The Peculiar Impact of Lawrence of Arabia on Today’s Arab World

Academics and pundits can debate the impact that T. E. Lawrence left on the Arab world, but the making of the film Lawrence of Arabia had an undeniable effect in Jordan, where it was filmed. Indeed, King Abdullah II of Jordan owes his very existence to the film.

lawrence of jordan

That story begins with Antoinette “Toni” Gardiner, who was born near Ipswich, England in 1941 and grew up like any other ordinary English girl during World War II. After finishing school she worked as a secretarial assistant on the set of Lawrence of Arabia, and when King Hussein of Jordan visited the set (he allowed his soldiers to act as extras in the film and was supporting its production) a party was hosted for him which he attended and the young English typist caught his eye. She charmed him with her honesty and plain speaking, and they shared much in common — they both loved the outdoors — and the King soon fell in love.

That was all it took. Gardiner converted to Islam, they got married, and she was renamed Muna al-Hussein, which means “Hussein’s Delight.” She refused to take the title of Queen and was not called Princess until after the birth of her first son. She was the King’s second wife; he had divorced his previous wife, from Egypt, years before.

Princess Muna gave birth to four of the King children, including Prince Abdullah, the King’s first son, and also raised Princess Alia, the daughter from the King’s first marriage. But the marriage to the king did not last and they divorced in 1972. The King may have had a roving eye, but it is worth noting that in his four marriages, he never had a second wife, on the grounds that it would be unfair to Muna. And Muna remained a member of the royal family and an important figure in Jordanian society.

Abdullah was his father’s eldest son and should have been the appointed heir his entire life, but there was political instability in Jordan in the 1970s, and his father appointed his brother as crown prince. This lasted for decades, with Abdullah a minor figure in the Hashemite family, studying at the Royal Military Academy Sandhurst in the UK and doing goofy things like appearing as an extra in an episode of Star Trek: Voyager. It was just as King Hussein entered the final year of his life that Macbeth-like intrigue saw the various wives and family members jockeying for influence. Mere weeks before King Hussein’s death, Abdullah appointed Crown Prince, and took the crown the day his father died. While his half-brother served as crown prince for several years, that was eventually removed from him and last year, the king’s son Prince Hussein (the grandson of Princess Muna) became Crown Prince.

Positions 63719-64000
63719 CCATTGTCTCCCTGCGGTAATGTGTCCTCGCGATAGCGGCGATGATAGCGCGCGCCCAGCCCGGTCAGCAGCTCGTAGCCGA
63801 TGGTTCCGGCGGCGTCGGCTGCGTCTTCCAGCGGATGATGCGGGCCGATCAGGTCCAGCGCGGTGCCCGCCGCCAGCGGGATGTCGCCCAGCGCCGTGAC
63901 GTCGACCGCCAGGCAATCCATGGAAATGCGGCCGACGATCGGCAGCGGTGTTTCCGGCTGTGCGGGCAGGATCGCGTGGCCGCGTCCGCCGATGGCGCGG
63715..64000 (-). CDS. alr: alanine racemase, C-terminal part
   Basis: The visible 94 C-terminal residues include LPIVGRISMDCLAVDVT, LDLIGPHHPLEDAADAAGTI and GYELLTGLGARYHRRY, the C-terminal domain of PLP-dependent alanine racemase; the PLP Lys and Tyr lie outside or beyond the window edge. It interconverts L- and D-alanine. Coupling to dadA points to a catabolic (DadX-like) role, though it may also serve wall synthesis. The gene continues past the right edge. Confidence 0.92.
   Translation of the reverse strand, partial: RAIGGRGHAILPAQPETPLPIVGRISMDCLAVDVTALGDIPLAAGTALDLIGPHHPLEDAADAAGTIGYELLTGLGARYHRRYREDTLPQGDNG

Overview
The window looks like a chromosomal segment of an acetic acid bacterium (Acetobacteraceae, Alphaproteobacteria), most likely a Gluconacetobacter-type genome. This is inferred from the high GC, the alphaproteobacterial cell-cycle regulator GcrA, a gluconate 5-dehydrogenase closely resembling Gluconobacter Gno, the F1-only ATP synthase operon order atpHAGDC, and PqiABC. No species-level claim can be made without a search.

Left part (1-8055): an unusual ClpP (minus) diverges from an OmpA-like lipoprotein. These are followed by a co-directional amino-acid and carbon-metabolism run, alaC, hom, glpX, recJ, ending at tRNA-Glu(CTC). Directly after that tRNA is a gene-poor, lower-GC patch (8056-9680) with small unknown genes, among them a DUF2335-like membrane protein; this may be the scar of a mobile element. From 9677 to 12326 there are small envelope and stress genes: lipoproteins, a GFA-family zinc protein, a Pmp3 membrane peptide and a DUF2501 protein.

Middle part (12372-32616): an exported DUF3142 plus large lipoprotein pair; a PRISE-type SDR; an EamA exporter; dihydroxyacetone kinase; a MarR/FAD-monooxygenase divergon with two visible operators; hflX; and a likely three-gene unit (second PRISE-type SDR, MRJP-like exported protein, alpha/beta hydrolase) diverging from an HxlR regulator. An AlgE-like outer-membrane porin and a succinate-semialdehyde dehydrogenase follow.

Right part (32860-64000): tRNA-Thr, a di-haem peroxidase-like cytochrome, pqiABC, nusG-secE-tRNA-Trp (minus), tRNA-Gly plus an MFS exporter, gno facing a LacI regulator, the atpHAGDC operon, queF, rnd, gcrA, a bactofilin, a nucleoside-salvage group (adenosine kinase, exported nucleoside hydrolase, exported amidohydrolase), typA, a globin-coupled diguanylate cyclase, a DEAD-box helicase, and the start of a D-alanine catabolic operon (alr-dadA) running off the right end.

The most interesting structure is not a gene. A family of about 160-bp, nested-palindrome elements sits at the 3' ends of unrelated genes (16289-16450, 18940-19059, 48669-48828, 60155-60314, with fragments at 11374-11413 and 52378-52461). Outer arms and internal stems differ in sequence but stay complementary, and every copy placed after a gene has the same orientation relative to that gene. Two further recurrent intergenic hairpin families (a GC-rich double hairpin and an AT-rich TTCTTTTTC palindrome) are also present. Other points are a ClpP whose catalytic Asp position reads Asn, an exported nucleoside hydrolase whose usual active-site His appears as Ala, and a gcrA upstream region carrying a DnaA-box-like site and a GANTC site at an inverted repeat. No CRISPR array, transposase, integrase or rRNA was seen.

The Hashemite royal line traces its origins back forty-three generations to the Prophet Mohammed himself. Yet as of the current king, from here on, it can also owe itself to the filming of one of Hollywood’s greatest epics.

About Curzon

Lord George Nathaniel Curzon (1859 - 1925) entered the British House of Commons as a Conservative MP in 1886, where he served as undersecretary of India and Foreign Affairs. He was appointed Viceroy of India at the turn of the 20th century where he delineated the North West Frontier Province, ordered a military expedition to Tibet, and unsuccessfully tried to partition the province of Bengal during his six-year tenure. Curzon served as Leader of the House of Lords in Prime Minister Lloyd George's War Cabinet and became Foreign Secretary in January 1919, where his most famous act was the drawing of the Curzon Line between a new Polish state and Russia. His publications include Russia in Central Asia (1889) and Persia and the Persian Question (1892). In real life, "Curzon" is a US citizen from the East Coast who has been a financial analyst, freelance translator, and university professor; he is currently on assignment in Tokyo.
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3 Responses to The Peculiar Impact of Lawrence of Arabia on Today’s Arab World

  1. Alfred Russel Wallace says:

    Wow!! What a story….. a happier ending than the movie…..

  2. Admiral says:

    Goofy!? Is it so wrong for one to be inspired by Star Trek? It was one of the most dignified things he did in his life.

  3. NedLudd says:

    Art imitates life
    Life imitates art
    Art, life, who cares